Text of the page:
Task Oriented vs People Oriented Leadership Styles
Business leaders around the world have become increasingly aware of the fact that an effective leadership style is more important than ever in the workplace. The wrong leadership style can lead to many problems, including:
High employee turnover
It is critical that both local employers in need of local workers and non-local employers in need of online workers provide engaging leadership. Modern workers are not limited to local job markets and income options. Instead, they can now find unlimited income opportunities online and are not as tied to their geographic location as previous generations. Remote workers can easily move from job to job because they have no physical connection to a remote company. A supervisor’s leadership style often influences the loyalty of a remote worker.
There are many leadership styles that you could use in your business. Task-oriented and people-oriented styles are two of the most popular:
What is task-oriented leadership?
A task-oriented leader is someone who focuses on overall success through the completion of tasks. This type of leader is not as concerned with building relationships as with workers meeting particular goals within a preset time frame. A task-oriented leader sees a goal, creates a step-by-step plan to reach that goal, creates a work schedule, and then expects workers to follow that schedule and finish the task by a specified deadline.
What is people-oriented leadership?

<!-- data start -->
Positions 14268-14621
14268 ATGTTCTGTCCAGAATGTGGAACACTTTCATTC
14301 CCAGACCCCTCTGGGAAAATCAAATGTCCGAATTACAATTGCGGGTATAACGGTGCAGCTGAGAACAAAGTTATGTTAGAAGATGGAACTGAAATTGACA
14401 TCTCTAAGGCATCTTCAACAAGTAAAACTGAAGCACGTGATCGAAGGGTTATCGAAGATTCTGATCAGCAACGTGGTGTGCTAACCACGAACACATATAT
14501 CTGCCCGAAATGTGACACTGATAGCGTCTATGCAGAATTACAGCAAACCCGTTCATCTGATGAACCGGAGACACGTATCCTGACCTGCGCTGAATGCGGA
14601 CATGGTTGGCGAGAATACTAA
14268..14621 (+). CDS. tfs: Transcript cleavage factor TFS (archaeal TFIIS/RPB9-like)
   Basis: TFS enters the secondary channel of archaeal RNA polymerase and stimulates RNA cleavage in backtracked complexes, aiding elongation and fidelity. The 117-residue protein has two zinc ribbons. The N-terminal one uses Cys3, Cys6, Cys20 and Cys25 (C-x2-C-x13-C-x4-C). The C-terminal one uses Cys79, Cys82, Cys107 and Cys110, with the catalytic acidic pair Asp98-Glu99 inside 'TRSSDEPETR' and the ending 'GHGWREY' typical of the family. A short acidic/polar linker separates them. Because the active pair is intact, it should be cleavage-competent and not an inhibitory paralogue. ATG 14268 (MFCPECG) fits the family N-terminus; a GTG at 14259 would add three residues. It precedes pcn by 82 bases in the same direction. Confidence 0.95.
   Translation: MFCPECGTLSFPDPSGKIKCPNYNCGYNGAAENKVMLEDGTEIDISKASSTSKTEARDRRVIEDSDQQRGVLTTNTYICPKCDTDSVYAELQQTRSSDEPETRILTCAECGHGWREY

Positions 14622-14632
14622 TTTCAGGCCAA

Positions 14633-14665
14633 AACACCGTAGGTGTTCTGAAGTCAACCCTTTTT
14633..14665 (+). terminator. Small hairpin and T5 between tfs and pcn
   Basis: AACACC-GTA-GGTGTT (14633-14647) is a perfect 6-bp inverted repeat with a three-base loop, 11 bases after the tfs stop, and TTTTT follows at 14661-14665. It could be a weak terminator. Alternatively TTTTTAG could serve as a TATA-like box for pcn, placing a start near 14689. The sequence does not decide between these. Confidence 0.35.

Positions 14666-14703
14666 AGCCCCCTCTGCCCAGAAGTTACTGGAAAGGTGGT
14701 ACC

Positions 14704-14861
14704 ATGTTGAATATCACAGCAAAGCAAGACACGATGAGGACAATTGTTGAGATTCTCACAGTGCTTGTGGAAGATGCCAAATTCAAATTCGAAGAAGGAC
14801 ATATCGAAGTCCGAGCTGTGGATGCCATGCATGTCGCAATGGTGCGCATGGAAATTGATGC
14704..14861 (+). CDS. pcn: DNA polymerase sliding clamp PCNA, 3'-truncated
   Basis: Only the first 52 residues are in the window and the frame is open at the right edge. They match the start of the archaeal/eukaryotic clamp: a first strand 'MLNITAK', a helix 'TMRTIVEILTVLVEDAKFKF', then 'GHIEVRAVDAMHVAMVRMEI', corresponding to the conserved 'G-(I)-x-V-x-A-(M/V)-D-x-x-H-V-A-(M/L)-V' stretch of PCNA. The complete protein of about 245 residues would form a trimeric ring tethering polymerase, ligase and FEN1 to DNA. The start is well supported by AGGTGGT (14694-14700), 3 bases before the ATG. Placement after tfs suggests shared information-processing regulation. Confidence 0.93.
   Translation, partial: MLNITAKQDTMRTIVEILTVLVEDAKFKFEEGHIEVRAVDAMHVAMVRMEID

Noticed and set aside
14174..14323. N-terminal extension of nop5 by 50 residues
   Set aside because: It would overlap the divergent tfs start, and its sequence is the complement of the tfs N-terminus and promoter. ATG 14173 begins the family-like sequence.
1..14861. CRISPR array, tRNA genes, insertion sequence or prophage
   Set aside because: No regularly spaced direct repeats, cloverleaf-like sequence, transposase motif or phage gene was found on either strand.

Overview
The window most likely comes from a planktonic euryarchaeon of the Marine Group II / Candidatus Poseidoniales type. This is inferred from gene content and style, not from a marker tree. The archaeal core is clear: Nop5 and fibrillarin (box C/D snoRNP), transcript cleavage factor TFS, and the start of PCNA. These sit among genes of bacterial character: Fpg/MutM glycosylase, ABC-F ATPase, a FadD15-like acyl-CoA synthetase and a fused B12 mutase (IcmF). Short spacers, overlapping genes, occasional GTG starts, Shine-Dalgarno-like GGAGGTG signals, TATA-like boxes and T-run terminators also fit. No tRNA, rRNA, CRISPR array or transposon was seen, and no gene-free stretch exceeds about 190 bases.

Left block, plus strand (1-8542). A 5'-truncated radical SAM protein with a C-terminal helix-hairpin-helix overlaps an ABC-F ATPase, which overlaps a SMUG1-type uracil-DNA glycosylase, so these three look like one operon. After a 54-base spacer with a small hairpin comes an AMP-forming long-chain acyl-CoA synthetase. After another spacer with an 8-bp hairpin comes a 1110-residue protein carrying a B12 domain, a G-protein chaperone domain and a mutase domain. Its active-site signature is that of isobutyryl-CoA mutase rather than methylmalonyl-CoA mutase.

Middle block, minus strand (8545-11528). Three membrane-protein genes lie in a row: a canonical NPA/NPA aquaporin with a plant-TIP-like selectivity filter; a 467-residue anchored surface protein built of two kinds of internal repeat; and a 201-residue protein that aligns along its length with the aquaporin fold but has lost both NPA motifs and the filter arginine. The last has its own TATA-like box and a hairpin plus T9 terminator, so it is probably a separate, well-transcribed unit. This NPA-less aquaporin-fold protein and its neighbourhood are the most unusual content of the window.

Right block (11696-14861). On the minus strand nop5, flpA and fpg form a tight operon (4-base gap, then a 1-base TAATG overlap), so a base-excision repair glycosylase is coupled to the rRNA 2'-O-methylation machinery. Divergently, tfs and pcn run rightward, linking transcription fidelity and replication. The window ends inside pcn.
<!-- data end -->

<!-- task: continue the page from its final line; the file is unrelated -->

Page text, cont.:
A people-oriented leader focuses on creating overall success by building lasting relationships with employees. This type of leader cares about tasks and schedules, but believes that the work culture is more important. A people-oriented leader uses relationship-building techniques, such as employee recognition and team-building exercises, to create an environment in which employees feel appreciated and motivated enough to personally invest in the success of the team. business and work at the highest possible level.
The pros and cons of these leadership styles
There is no question that task-oriented leaders can get results. They provide workers with simple steps and detailed guidance. However, many task-oriented people are called micro-managers which make workplaces uncomfortable and unwelcoming. Task-oriented leaders care less if a worker has a good idea to make production easier than if the worker completes the task on time. As a result, task-oriented leaders often make workers feel like drones. Eventually, if this leadership style is used consistently, workers feel underappreciated and less motivated to achieve their goals; and then production suffers.
People-oriented leaders create a work environment where employees trust their leaders and feel loyalty to the business and their coworkers. Productivity increases because workers really want to come to work every day. These leaders also open the door for creating new and better business processes by accepting and promoting employee and team feedback. However, many people-oriented leaders are known as weak leaders. They often spend so much time building relationships through team meetings, one-on-one reviews, and team-building events that production delays result in missed deadlines. Some relationship-oriented leaders give workers so much control over task completion with little guidance or supervision that tasks are not completed on time.
Choosing a leadership style
Both of these leadership styles are obviously beneficial to a company. Most experts believe that business leaders should create a custom blended style that focuses equally on task completion and relationship building, while emphasizing ways to overcome obstacles related to both styles.